It may also be that competing sites have a much stronger backlink profile and so Google is naturally positioning them ahead of you in the search results. If this is the case, conduct a link audit and kick off a consistent link building campaign. In particular, you’ll need to determine how your competitor’s backlink profile compares to yours so you know how much work you need to do in order to out-rank them. My recent post about link audits should help you through this process.

Best of luck!

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Q and A: What steps can I take to recover from Google Panda / Penguin?

QuestionHi Kalena

I work for an online retail site and our company was hit really hard by Google Panda and then the ongoing Google Penguin algorithm updates.

We haven’t used any obvious spam tactics and we don’t use link farms, but a lot of our content is auto generated based on our product database and it is also duplicated on the sites belonging to some of our distribution partners. For example, we sell toys and promotional gifts made in China and these categories and product descriptions are replicated on our partner sites.

Two years ago, we hired a SEO firm to optimize our blog and write some articles for us that integrate links to our products. I think all these things have contributed to us getting wiped off Google search results after the Panda and Penguin updates. From what I’ve read, we may be guilty of over-optimization. Is this right?

Our traffic from search engines is down by at least 40 percent and has stayed that way for the past 6 months. What steps can we take to get back in Google’s good books? This is really hurting us.

Thank you in advance,
Tim

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Hello Tim

I started to answer this and then realized that Jill Whalen has already written an excellent article on this very subject. I believe it answers all your questions, including specific problems that have likely contributed to losses of organic Google traffic for many sites in the past year.

Please go have a read of  Jill’s article: 18 SEO Killers You Must Clean Up and Avoid for 2013 and all the best!

Kalena
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Q and A: Is it good SEO practice to cross link related sites in the footer?

QuestionHello Kalena

I took your SEO classes at Search Engine College a while back. I’m hoping you might be able to help me with a question that I really don’t know the answer to.

I now work at an advertising agency and we have various clients…some we work on their SEO and some we don’t.

One of our client’s websites [link removed] has their sister companies listed on the bottom of the site with links pointing to each. All the companies are related and interlinked in the same way. They were told by their “SEO” company that having the companies linked is not a good SEO move.

I would think that since these would be quality links that it is good practice to link them.

Can you please weigh in on this?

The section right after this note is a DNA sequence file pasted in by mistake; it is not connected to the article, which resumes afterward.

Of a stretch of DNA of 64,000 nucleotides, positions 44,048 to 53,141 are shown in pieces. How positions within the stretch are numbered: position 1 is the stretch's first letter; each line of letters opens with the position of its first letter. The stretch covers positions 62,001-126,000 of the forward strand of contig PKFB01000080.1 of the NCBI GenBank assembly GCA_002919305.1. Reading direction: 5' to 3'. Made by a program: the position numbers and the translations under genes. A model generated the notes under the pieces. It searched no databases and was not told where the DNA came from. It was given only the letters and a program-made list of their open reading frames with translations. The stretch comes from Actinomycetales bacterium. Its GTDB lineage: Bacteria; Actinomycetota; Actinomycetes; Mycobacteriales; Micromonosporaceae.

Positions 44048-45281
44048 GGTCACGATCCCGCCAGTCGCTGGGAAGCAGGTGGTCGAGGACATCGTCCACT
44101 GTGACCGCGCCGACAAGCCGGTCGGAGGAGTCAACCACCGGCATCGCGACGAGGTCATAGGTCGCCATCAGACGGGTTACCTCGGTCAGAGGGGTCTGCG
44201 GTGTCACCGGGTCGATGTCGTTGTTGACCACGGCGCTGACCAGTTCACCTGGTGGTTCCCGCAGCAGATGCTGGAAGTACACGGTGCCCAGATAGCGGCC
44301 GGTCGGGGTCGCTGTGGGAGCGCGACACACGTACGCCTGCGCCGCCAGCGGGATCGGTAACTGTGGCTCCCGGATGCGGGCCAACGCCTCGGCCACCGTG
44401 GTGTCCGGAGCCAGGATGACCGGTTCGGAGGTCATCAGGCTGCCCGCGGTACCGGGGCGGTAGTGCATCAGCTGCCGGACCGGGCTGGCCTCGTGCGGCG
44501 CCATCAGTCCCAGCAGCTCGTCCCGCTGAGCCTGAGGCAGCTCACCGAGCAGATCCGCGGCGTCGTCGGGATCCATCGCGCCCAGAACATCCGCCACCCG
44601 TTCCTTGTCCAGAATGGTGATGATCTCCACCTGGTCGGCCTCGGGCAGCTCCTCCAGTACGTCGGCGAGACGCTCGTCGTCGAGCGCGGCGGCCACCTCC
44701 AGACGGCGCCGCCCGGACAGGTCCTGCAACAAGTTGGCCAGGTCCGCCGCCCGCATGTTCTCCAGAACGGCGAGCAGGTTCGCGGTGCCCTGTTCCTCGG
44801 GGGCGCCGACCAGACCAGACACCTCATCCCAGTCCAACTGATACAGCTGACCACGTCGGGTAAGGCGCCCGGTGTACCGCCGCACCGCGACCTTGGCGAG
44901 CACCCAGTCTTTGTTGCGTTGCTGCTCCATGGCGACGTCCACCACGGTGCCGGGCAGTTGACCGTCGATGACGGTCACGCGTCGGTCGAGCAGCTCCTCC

Thanks
Lena

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Hi Lena

Actually, I can see where their SEO’s concern lies. All of the sister sites are linked together in the footer, in a kind of feedback loop. This can be misinterpreted by Google to be a mini link farm of sorts.

Please read Google’s guidelines about links and you’ll understand what I mean. They particularly highlight this issue:

“Here are a few common examples of unnatural links that violate our guidelines… Widely distributed links in the footers of various sites…”

By all means link to the sister sites, but use the *rel: no-follow* tag on those links so that no link value is attributed to them. That should prevent Google from misinterpreting the link intention.

Hope this helps!

Kalena
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Can competitors harm your Google ranking?

My little tribute to the Beastie Boys

A client and I were Skyping this week and the topic inevitably turned to Google Penguin and the impending doom of link building *tactics*.

This particular client has been having issues with rogue affiliates setting up fake link networks in order to boost their sales for my client’s products. Despite repeated warnings and/or promises to clean up their act, some of these affiliates have continued using dodgy practices for years, managing somehow to avoid Panda, Panda II and even Panda III. But their house of cards came tumbling down with the implementation of Penguin and with it went over 30 percent of my client’s traffic.

The problem is that, ultimately, my client has NO CONTROL over the tactics used by persons linking to their site. If they spot dodgy tactics being used, my client can alert or even ban the offending affiliate, but what of all the affiliates spamming under the radar? And these are sites supposedly in favor of my client staying in business. Imagine if they were direct competitors? All the education in the world isn’t going to stop spammers using whatever tactics they can if they are rewarded for those tactics in cold hard cash. And who can blame them?

This is inherently the problem I have with Google at the moment. They still claim it isn’t possible for spammers to hurt innocent sites using SEO spam but guess what? There are many, many examples of exactly that happening. Heck, this guy is offering a $10,000 reward to find the persons responsible for link bombing his site. Do you think he’d offer cash if the issue wasn’t crippling his business? There are even public projects set up encouraging people to use SEO spam in order to influence the Google SERPs in a positive or negative way for political purposes. And what about super competitive industries like the PPCs – porn, pills and casinos? I can assure you that competitor sabotage is alive and well and flying business class.

Now I applaud that Google are concerned enough about the issue to roll out updates like Penguin to try and punish persons using obvious SEO spam. Comment spam is evil! they warn. Artificial backlinks are evil! they say. Use of these tactics is a violation of our guidelines! But then they say don’t fret if others build backlinks to your site. Don’t worry too much. Just concentrate on making your site the best that it can be.

Why oh why do they keep insisting that competitors can’t harm your site using those same methods? Asked the question, Can competitors harm your ranking?, this was Google’s reply:

Google works hard to prevent other webmasters from being able to harm your ranking or have your site removed from our index. If you’re concerned about another site linking to yours, we suggest contacting the webmaster of the site in question. Google aggregates and organizes information published on the web; we don’t control the content of these pages.

I look at these posts and this is what I’m hearing:

“Don’t be evil. Don’t do this, this or this. Doesn’t matter if your competitor tries that, they can’t hurt you. Oh look at these naughty spammers ruining your SERPs. We’ve got an update to fix that. What? Your legitimate site was smacked down? Not our problem. Don’t be evil.”

Well Google may not want to admit it but here it is: Can competitors harm your Google ranking? You bet they can.